“One of the things we’re looking at is how we use sound, how sound is captured and delivered to the fans who wouldn’t normally hear the sound. At a basketball game, if you’re not sitting at the court, you’re not hearing the squeak of the shoes, the bounce of the ball, and the banter between plays. We’re asking, “Could we capture all the sound of the court and deliver that to all those fans who wouldn’t normally hear it?”” said Lauer.
Lauer said the company is also looking at augmented reality, which involves layering a digital image over an image of the real world. Augmented reality would allow a smartphone user to point their phone at a player and determine the player’s score by period in the game. “How can we use it to provide more information to a fan?” said Lauer.
The Warriors draw sellout crowds to their existing Oracle arena. However, the venue, which is the oldest in the National Basketball Association, doesn’t have the technology amenities visible at other NBA arenas, such as touchscreens to order concession items, menus visible on video screens, self-piloted security robots, and bracelets that light up in a choreographed light show before a game.
Dan Rascher, president of Sports Economics, LLC, an Emeryville-based marketing research and economics firm for sports businesses, said the Warriors’ ability to own and operate a venue is likely to influence how much investment the team will make in the arena. “They will be able to secure loans with collateral of their own. They can use the upfront sales of new revenue streams to get a really low interest rate. They will have control over who gets the naming rights,” said Rascher. “The Warriors have done well in Oakland even when the team wasn’t doing well. They ought to be able to increase their revenues from 50 to 100 percent for the new building.”
According to Scott Andresen, founder of Andresen & Associates, P.C., a Chicago-based law firm focused on sports and entertainment, the Warriors’ potential profits depends on the team’s ability to get the maximum possible returns on parking, concessions, luxury boxes, permanent signage, and percentage of revenue for non-basketball events. “Every fan that walks into an NBA arena has a certain value. Now (since Oakland-Alameda County Authority and SMG manage the Oracle arena), the Warriors probably don’t get (a percentage) of anything other than tickets,” said Andresen.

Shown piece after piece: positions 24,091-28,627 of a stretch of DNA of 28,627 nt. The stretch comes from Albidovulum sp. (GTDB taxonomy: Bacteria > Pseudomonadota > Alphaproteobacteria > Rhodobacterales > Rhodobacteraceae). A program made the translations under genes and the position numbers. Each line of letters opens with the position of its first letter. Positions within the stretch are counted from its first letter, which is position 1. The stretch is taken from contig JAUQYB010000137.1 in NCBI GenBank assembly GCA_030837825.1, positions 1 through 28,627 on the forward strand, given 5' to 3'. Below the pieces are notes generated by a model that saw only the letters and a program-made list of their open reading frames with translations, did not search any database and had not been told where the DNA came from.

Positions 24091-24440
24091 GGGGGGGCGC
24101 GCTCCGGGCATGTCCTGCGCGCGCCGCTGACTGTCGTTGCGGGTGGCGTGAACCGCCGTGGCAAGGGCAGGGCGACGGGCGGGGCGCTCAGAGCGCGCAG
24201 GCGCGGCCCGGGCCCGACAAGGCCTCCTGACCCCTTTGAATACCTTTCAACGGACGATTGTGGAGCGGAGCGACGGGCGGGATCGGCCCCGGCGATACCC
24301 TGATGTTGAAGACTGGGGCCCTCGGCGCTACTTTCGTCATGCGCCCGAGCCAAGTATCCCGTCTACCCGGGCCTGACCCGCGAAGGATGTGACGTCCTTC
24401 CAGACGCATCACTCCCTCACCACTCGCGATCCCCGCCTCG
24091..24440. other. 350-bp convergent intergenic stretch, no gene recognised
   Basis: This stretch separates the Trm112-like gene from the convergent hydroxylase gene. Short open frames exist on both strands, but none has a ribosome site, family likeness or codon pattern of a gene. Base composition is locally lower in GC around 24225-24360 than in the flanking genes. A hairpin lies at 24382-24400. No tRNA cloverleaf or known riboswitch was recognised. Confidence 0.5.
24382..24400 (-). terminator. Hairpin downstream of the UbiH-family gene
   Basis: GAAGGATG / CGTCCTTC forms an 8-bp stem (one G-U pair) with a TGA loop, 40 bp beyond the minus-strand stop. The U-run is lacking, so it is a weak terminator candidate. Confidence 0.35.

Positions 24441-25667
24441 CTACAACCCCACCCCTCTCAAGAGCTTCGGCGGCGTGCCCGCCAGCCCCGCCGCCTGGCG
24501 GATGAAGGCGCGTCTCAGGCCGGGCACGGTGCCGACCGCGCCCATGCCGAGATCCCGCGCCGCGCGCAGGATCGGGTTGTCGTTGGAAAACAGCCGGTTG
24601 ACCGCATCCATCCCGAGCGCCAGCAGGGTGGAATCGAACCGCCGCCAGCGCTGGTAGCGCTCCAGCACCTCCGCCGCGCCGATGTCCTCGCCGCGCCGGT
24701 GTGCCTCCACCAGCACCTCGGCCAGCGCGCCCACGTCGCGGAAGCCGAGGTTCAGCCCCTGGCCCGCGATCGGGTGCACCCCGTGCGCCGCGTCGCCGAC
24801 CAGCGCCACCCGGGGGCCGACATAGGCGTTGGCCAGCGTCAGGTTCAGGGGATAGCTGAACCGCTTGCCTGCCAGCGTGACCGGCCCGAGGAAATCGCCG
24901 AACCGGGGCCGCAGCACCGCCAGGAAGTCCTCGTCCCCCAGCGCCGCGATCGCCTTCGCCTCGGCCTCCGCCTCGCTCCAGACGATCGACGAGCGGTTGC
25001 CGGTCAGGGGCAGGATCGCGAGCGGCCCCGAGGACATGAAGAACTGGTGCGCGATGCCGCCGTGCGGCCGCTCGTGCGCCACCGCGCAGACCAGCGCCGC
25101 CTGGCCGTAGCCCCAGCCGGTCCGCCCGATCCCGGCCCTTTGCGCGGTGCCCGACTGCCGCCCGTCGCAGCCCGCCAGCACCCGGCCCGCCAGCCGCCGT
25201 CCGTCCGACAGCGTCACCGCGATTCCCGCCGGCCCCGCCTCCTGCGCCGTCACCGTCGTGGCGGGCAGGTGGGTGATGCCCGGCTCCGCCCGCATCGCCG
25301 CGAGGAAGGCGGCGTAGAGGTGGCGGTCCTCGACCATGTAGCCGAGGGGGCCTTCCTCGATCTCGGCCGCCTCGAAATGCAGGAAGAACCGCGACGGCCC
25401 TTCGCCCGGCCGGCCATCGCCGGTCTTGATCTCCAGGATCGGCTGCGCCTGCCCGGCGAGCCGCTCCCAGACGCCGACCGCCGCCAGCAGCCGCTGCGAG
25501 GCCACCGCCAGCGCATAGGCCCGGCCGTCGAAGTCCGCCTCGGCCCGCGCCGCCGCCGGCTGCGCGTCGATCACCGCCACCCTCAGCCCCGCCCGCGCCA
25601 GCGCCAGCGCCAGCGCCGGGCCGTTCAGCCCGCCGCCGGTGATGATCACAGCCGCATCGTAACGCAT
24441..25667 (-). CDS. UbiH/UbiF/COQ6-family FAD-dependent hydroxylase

Andresen said even with a new team-owned arena, the Warriors will face challenges. The team has a short history of success. The new arena will have no notoriety, unlike venues such as Chicago’s Wrigley Field. And the Warriors would have to be careful of selling long-term naming rights to technology companies that might not be around in 10 or 20 years.
Andresen said the Warriors can increase their profit potential by highlighting the number of people who show up. “You can insert acceleration terms, bumps, and special clauses (based on attendance). The creativity of your contract with sponsors is limited only by your sales staff and the ability of your lawyers to put it on paper. There is no such thing as “ridiculous” in sports contracts. The more seemingly absurd it is, the more people think it might just be crazy enough to work,” said Andresen.
For its part, the main group opposed to the proposed arena, the Mission Bay Alliance, insisted that its concerns are all about location. “We aren’t trying to prevent the Warriors from coming to the City,” Alex Doniach, Mission Bay Alliance spokesperson, said. “The Alliance wants to help the Warriors and the City find a site for the Warriors. The Alliance is really singularly focused on protecting UCSF from the Warriors arena.”